With the start of the new year, it is a good time to look at what changes have happened in our industry over the last 12 months. With the help of a few recent industry surveys and some of our own perspective, I’d like to summarize some of the key trends that we are seeing.

#1: Public Cloud Container Adoption is Shifting to Kubernetes

According to Datadog’s December 2018 survey, most users of containers on Google (GCP) and Azure are using Kubernetes; that has been the case for some time in GCP, but Azure showed a dramatic increase in 2018, likely driven by the introduction of Azure Kubernetes Service (AKS).

Adoption of Kubernetes in AWS is lower, probably due to AWS’ early entry into the container market with ECS, but, even there, adoption is shifting from ECS to EKS, with the latter looking set to become the dominant service in 2019.

 

#2: Growth of Hybrid- and Multi-Cloud

In their recent report, Mesosphere noted a shift towards hybrid- and multi-cloud strategies, enabled by cloud native technologies such as containers and Kubernetes. The proportion of public cloud users adopting a multi-provider strategy went from just 13% in 2016 to 24% in 2018, while hybrid cloud usage went from 24% to 32% of all respondents over the same period. This is backed up by the latest CNCF survey which shows a clear mix of public cloud, on-premise servers, and private cloud.

Based on what we see with customers, we expect these trends to continue, with Kubernetes being the common platform for container deployment across heterogeneous cloud infrastructure environments. This is why we have designed our enterprise solution for multi-cluster and multi-cloud deployments, with federation of identity enabling consistent application of security policies in such environments.

Source: Mesosphere, September 2018

 

Source: Cloud Native Computing Foundation, August 2018

 

#3: Automation is Driving Faster Container Churn

In their most recent Datadog survey on container use, Datadog noted that containers are now churning 12 times faster than VMs, up from 9x just a year earlier, and 6x two years ago. As a result, the average lifetime of an orchestrated container is now just 12 hours.

This has massive implications for troubleshooting, security, and compliance, and is one of the main drivers for trend #4…

Source: Datadog, December 2018

 

#4: Security is the Top Challenge

According to The New Stack’s eBook, “The State of the Kubernetes Ecosystem”, Security is the number one challenge for users adopting Kubernetes, cited by 46% of users (which rises to 55% in larger enterprises).

This concern is also reflected in the recent Tripwire survey, which highlights that

  • 94% of respondents acknowledged they are concerned about container security
  • 75% of those with more than 100 containers in production have reported an incident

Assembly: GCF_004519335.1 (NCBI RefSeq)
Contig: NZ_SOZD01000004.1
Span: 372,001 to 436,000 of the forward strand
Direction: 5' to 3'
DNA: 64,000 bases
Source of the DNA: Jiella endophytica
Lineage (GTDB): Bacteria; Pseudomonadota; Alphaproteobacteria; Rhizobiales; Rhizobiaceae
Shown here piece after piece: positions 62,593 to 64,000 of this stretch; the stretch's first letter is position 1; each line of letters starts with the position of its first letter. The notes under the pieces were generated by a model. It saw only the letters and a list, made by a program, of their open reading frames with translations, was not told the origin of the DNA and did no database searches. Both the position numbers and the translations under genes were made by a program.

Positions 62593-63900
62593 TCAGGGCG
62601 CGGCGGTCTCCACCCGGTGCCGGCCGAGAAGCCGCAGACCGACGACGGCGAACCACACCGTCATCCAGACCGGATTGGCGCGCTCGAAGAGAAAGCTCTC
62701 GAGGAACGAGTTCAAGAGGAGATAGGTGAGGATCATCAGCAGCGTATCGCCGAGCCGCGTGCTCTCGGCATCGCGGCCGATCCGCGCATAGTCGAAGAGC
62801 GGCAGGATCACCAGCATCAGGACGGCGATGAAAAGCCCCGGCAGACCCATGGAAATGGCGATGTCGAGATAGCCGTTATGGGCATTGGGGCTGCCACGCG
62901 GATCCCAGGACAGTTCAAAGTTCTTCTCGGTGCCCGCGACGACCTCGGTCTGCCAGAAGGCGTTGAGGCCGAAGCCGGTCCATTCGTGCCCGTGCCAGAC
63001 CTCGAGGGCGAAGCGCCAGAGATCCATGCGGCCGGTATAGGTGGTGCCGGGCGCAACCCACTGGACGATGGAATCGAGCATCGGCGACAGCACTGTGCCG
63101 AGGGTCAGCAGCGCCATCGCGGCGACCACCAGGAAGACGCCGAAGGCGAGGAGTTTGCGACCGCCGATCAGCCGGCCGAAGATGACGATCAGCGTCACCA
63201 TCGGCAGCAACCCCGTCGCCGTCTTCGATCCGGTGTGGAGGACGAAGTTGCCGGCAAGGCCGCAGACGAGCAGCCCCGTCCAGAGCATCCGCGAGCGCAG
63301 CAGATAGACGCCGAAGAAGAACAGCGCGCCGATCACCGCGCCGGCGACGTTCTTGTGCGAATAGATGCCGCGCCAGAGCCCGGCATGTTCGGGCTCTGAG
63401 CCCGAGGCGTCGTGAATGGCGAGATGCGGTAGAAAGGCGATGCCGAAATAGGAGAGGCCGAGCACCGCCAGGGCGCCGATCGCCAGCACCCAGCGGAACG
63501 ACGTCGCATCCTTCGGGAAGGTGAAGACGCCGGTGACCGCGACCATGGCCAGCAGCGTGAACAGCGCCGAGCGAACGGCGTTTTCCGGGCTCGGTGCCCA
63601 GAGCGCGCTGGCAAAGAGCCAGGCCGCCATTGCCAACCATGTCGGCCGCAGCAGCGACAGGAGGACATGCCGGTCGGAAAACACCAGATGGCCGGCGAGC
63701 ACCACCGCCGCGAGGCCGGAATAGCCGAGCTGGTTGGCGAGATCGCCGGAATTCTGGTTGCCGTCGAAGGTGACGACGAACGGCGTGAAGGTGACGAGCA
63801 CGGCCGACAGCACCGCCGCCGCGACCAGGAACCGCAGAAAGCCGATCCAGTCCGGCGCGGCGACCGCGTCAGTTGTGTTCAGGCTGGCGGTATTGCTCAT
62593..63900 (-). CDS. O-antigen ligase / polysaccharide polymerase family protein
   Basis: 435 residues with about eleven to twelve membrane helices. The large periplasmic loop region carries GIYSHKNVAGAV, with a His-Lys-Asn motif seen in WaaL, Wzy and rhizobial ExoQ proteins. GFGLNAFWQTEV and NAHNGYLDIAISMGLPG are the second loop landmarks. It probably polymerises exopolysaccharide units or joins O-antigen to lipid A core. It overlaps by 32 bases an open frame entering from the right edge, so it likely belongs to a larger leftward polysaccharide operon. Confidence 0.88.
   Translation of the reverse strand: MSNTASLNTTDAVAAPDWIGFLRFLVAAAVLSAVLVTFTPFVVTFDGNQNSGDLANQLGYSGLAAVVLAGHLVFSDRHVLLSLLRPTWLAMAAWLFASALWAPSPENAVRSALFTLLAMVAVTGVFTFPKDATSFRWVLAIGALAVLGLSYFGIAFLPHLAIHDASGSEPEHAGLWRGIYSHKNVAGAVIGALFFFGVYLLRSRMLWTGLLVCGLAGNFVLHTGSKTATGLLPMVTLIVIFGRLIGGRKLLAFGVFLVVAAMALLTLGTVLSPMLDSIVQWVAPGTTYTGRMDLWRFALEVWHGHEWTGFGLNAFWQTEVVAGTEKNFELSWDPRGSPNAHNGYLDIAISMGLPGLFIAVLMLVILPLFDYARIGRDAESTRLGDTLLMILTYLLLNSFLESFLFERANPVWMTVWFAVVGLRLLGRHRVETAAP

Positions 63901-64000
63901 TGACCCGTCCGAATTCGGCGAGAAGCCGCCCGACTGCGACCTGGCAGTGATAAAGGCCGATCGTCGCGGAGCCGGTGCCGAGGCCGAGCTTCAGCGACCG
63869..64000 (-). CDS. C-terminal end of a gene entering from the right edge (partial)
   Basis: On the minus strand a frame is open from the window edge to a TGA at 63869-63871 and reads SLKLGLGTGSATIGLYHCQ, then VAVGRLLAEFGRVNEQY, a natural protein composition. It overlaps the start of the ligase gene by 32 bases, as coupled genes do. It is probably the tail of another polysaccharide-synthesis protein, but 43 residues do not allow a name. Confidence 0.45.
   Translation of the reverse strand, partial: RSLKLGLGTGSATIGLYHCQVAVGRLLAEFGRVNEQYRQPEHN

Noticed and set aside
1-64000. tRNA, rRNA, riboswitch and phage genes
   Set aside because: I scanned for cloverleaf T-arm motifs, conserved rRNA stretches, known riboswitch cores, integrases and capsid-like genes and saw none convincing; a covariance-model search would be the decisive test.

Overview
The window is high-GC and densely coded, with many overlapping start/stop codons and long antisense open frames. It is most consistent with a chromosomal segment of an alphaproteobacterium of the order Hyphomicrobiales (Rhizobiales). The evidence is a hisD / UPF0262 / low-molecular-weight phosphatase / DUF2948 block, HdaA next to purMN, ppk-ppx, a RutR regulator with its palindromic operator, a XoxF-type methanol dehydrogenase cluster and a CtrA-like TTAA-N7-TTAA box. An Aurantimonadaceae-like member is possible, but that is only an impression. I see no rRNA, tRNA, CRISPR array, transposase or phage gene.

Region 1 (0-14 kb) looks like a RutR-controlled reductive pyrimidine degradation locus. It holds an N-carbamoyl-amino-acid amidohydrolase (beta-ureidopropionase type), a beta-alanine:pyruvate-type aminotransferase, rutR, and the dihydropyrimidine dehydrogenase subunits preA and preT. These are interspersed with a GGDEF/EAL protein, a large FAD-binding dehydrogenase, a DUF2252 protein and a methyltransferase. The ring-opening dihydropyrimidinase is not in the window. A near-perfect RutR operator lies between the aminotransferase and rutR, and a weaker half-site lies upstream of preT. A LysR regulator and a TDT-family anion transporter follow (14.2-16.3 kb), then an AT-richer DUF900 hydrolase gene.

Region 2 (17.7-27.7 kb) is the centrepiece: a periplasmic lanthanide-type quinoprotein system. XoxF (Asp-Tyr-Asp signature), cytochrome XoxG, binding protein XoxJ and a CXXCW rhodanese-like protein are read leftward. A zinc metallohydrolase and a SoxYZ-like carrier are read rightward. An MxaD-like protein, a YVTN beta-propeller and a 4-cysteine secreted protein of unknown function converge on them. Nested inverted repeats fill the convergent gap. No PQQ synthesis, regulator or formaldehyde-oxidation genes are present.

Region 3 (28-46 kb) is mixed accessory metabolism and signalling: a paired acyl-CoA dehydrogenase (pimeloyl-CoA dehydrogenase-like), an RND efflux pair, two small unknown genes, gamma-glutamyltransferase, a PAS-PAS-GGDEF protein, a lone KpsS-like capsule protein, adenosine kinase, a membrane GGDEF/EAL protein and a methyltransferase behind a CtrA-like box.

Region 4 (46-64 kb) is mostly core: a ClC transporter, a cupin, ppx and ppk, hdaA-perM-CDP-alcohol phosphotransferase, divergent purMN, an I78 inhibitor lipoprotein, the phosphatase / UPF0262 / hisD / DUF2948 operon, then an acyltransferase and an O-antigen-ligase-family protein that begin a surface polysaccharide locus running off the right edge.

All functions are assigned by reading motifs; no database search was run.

• 98% believe they need additional security capabilities
  • 42% have either delayed or limited container adoption due to security concerns.

Security is clearly going to be one of the major topics for Kubernetes in 2019.

 

#5: Tigera Calico leads in Open Source Kubernetes Network Security

Kubernetes approach to network security is the Network Policy API. Tigera’s Calico doesn’t just implement network policy for its own container networking solution (used by 28% of users according to a New Stack survey), it is also the network policy plug-in that is used by flannel (45% of users), AWS-CNI (Amazon EKS – not included in this survey), and Google GCE (25% of users), among others.

Looking at the adoption of the various networking solutions for Kubernetes, that means that Calico represents the network policy solution for the vast majority of the Kubernetes ecosystem.

Tigera Secure Enterprise Edition builds on Tigera Calico to enable zero trust security and continuous compliance for Kubernetes platforms with enterprise controls, visualization and monitoring of application flows, and hybrid/multi-cloud support.

 

#6: Growing Interest in Windows

Kubernetes support for Windows was released as a beta feature with Kubernetes 1.9 at the start of 2018. Throughout 2018, we have been working with Microsoft and seen growing interest for Windows, and this is reflected by the recent kubeadm survey shows nearly one out of every six users are interested in a Windows version. Tigera is now making available Calico for Windows as part of its Tigera Essentials offering for Kubernetes users, and with Windows support for Kubernetes expected to become generally available in 2019, we expect to see significant interest in this platform for production.

Source: Kubeadm survey, Jan 2019

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